When you boost past what it is rated for, you are changing that relationship. It may or may not remain the weakest link in the chain. If it isn't. then something else is. Typically things other than fuses aren't designed to safely handle this load because they were never intended to be the weakest link. Hence fire hazard and damage to harnesses are the common result. Neither of which are desirable.
Rudy,

As an electrician and former aircraft avionics tech I understand exactly the role a fuse plays in a circuit. However you haven't really answered the question I asked. The fuse socket and any wiring attached to it is really the deciding factor. The fuse socket may be rated for 30 amps or higher but the manufacturer may have set it up for a 5 amp draw so as not to overload the entire system or main dogbone. As long as any feed wire going into or out of that socket is rated for greater than the amperage rating of the fuse-in this case 15 ampthen no danger exists.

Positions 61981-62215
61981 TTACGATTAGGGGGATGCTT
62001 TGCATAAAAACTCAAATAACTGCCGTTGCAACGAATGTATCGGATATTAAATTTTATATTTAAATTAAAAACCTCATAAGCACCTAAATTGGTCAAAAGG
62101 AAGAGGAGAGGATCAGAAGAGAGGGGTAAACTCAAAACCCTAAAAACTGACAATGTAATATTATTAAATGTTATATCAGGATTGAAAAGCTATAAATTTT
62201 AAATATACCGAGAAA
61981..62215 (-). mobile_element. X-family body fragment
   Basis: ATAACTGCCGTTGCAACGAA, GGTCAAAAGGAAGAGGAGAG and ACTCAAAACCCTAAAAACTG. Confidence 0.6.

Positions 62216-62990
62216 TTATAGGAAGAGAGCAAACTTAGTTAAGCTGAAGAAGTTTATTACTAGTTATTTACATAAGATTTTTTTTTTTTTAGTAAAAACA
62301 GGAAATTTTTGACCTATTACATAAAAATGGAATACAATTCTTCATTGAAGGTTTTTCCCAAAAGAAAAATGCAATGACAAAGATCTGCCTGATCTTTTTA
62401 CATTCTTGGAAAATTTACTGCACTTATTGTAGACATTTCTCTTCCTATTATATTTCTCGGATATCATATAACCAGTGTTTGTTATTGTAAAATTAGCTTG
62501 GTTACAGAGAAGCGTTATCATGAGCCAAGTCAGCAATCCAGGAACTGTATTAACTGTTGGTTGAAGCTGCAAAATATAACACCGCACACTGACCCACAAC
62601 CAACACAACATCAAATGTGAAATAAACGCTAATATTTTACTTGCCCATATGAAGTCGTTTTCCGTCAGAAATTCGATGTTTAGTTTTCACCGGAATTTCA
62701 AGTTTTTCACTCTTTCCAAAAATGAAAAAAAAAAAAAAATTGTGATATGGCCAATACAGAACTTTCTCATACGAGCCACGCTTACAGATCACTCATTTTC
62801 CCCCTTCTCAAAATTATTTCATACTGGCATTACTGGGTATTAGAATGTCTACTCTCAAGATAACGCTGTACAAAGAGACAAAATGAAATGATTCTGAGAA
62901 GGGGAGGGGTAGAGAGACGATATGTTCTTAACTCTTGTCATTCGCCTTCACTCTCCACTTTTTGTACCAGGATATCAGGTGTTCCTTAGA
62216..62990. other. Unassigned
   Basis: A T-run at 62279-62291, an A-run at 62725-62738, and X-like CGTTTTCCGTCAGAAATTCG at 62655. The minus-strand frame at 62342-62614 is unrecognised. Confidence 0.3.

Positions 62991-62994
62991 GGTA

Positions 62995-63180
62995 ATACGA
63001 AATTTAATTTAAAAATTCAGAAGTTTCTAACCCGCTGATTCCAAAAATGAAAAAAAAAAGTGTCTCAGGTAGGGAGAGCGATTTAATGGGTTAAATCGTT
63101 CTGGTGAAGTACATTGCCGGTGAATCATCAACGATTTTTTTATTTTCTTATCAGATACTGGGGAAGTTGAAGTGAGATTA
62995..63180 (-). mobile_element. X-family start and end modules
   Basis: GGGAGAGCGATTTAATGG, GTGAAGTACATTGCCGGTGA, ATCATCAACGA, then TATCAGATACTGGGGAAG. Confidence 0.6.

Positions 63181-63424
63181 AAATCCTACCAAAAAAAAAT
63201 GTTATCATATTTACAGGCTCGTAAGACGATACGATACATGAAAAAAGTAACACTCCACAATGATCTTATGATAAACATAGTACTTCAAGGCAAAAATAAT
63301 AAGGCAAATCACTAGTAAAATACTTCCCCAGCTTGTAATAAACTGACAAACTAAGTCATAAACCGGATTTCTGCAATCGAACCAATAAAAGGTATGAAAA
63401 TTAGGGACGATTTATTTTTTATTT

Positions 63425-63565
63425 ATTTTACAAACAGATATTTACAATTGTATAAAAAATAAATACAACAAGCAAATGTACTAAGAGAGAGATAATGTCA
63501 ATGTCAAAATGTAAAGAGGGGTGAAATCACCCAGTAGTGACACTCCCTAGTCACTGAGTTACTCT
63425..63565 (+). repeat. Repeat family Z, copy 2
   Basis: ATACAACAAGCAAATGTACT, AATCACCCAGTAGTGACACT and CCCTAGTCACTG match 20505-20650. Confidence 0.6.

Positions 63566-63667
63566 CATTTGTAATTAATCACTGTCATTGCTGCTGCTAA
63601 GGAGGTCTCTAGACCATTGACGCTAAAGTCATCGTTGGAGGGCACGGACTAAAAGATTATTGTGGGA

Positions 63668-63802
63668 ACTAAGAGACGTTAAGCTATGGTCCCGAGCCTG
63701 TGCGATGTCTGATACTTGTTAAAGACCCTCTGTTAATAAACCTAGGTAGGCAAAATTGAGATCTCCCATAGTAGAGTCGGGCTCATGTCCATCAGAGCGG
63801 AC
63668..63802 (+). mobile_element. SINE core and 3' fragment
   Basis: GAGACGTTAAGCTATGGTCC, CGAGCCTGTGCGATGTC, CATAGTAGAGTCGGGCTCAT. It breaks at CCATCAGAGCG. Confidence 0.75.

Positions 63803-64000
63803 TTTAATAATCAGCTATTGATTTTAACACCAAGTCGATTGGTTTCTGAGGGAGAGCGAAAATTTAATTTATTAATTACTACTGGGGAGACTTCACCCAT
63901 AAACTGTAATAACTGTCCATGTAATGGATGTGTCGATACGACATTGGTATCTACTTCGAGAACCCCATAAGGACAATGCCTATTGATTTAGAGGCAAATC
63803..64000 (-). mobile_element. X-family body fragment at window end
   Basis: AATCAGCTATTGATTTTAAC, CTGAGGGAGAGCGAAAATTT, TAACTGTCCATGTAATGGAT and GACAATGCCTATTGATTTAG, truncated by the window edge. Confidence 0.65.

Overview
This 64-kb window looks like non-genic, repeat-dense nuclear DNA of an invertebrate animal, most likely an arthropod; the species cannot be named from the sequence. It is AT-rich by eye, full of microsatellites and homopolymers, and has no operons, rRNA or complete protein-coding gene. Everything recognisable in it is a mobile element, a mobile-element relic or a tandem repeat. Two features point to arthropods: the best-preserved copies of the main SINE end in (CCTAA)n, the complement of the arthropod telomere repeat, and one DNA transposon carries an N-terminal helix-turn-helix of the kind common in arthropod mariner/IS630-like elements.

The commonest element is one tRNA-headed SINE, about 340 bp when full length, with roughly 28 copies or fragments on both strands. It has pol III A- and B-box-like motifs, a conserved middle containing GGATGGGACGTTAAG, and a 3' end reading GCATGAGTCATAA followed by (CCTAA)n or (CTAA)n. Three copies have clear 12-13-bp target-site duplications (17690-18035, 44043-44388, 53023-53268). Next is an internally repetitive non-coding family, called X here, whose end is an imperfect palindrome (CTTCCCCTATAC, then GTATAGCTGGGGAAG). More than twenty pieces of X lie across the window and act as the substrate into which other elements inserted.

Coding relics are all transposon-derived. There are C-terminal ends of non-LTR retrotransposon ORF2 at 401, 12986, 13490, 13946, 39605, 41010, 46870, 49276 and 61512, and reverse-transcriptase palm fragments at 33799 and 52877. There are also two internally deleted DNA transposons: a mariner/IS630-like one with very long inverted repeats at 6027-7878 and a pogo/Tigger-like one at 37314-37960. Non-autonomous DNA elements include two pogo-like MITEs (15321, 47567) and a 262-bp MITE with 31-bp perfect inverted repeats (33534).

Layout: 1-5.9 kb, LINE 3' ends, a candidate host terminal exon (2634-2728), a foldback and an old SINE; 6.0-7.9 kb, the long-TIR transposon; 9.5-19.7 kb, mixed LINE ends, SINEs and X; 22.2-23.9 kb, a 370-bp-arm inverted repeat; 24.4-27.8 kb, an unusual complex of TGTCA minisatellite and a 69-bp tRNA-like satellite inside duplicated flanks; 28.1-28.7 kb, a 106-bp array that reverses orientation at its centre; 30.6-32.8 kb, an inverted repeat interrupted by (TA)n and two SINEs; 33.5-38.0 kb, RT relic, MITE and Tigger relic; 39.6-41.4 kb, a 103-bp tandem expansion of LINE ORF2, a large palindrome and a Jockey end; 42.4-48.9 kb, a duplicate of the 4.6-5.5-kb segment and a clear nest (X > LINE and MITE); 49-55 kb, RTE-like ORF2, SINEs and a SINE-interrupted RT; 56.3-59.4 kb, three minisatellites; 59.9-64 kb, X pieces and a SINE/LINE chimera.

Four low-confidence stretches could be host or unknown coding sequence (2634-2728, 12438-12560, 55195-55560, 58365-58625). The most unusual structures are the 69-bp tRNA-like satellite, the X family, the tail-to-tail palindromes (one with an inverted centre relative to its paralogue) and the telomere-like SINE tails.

The question I asked was whether anyone really knew the size of the wire feeding this fuse, how it subdivides etc. Myassumption was that the input of this fuse comes from the same wire off the battery that feeds the rest of the fuses in that block. Assuming further that any outgoing wire off this fuse was at least rated for 15 amps then again, no danger of overheat and or fire exists.

Added amperage capacity at the accessory terminal would thus result in increased amperage across the main fuse but the main danger there would be causing the main fuse to melt.